"The benefits are endless," Dyer said, speaking of the correlation between participating in track and field and how it translates into football success.

If he'd decided to go in that direction, La Cueva basketball coach Eric Orell said, Dyer could have made himself a college prospect in basketball. It was Dyer's stellar facilitating in the first half of the state semifinals that put the Bears on the threshold of upsetting powerhouse Volcano Vista last March.

"He was the glue," Orell said. "He was a matchup nightmare, and no team could match his size, or his athletic ability and intelligence."

While basketball was Dyer's first love, football is where he carved out his biggest niche. Once he visited Tempe last weekend, Dyer said, there was no need to visit any other campus this summer.

It's certainly in keeping with Dyer's reputation as being a stickler for detail, and his dedication and confidence are attributes others say are virtues.

"There is never a break for him," Jordyn Dyer said. "He really wants to separate himself. He knows that's what will separate him from everybody else."

Back talks about a Dyer who is putting in time with the football team even when he's not required to during certain stretches of the track and field season.

"Cam was there every morning," Back said. "I appreciate his presence. There's not a single place or single community activity that we have that he's not a part of."

And Dyer is a famous film junkie, Back said. The day after a game, Back can monitor on Hudl, where game films can be found, how much time Dyer is spending breaking things down.

"Whatever that next day is, I can log into Hudl and I can see the hours he's putting in on film. He loves to watch film," Back said.

Dyer smiles when this is relayed to him. He admits that he sometimes gets caught in a classroom watching film and has to be told to stop.

Dyer's perserverance is notable, Back said.

"I love Winston Churchill, he's one of my favorite historical people," Back said. "And he had a quote, success isn't final and failure isn't fatal. We say that a lot.

"We tell parents, we're gonna put your kid in a hard situation and we're gonna see what he does when he fails. We look for those opportunities early, to see how they respond."

Dyer? Well, look at him now, flourishing. And with just one more prep football season ahead before he shuffles off to the Arizona desert.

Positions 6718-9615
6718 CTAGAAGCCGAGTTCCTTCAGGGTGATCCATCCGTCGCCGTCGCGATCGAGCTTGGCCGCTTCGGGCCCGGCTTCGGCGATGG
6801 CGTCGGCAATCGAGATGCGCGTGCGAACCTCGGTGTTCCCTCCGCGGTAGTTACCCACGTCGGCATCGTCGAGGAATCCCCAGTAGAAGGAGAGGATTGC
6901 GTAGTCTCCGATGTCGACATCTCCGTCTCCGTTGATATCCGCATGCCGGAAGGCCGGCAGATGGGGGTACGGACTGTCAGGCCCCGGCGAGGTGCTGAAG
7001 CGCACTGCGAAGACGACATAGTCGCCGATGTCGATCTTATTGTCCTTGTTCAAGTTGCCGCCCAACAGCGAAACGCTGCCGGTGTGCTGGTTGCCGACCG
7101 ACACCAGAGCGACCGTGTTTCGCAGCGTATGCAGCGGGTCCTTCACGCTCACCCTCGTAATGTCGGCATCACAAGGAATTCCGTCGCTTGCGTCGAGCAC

"I'm very excited. I've been preparing for this moment my whole life," he said. "I'm definitely ready to take that next step."

About Cam Dyer

School: La Cueva

Age: 17

Born: Albuquerque

GPA: 3.63

Sports: Football/basketball/track and field

Parents: La'Tasia and Patrick

Siblings: Deven, 20; Jordyn, 16

Trivia: Dyer played basketball for both the Brown brothers, Danny (currently the head coach at Sandia) and Greg (the head coach at Volcano Vista) when he was younger.

Multitasking has its price: Dyer laughed a little as he recounted the occasional day when his body, beat up being a three-sport athlete, was in distress. He even admitted crawling up the stairs a couple of times, when he could barely walk because he was so sore.

Watch for little sis: Jordyn is a standout on the La Cueva girls basketball team, and she and Cam have always been extremely competitive with one another, being only 11 months apart. His prediction for Jordyn? "I'll let her game speak for herself, but she's gonna shock a lot of people. That's all I'll say."

On film: Yes, Dyer is known for logging in major time to watch La Cueva football game film. But he also is a movie junkie. "Remember the Titans" is a favorite. So is "Forrest Gump," he said.

Idolizing: The late Kobe Bryant is Dyer's role model. "I'm a football player, but the way he approached his life, his mentality and everything ... I carry a lot of what he did into what I do. Whatever you do, you should give it your all, because you only get to do it once. You don't get a do-over."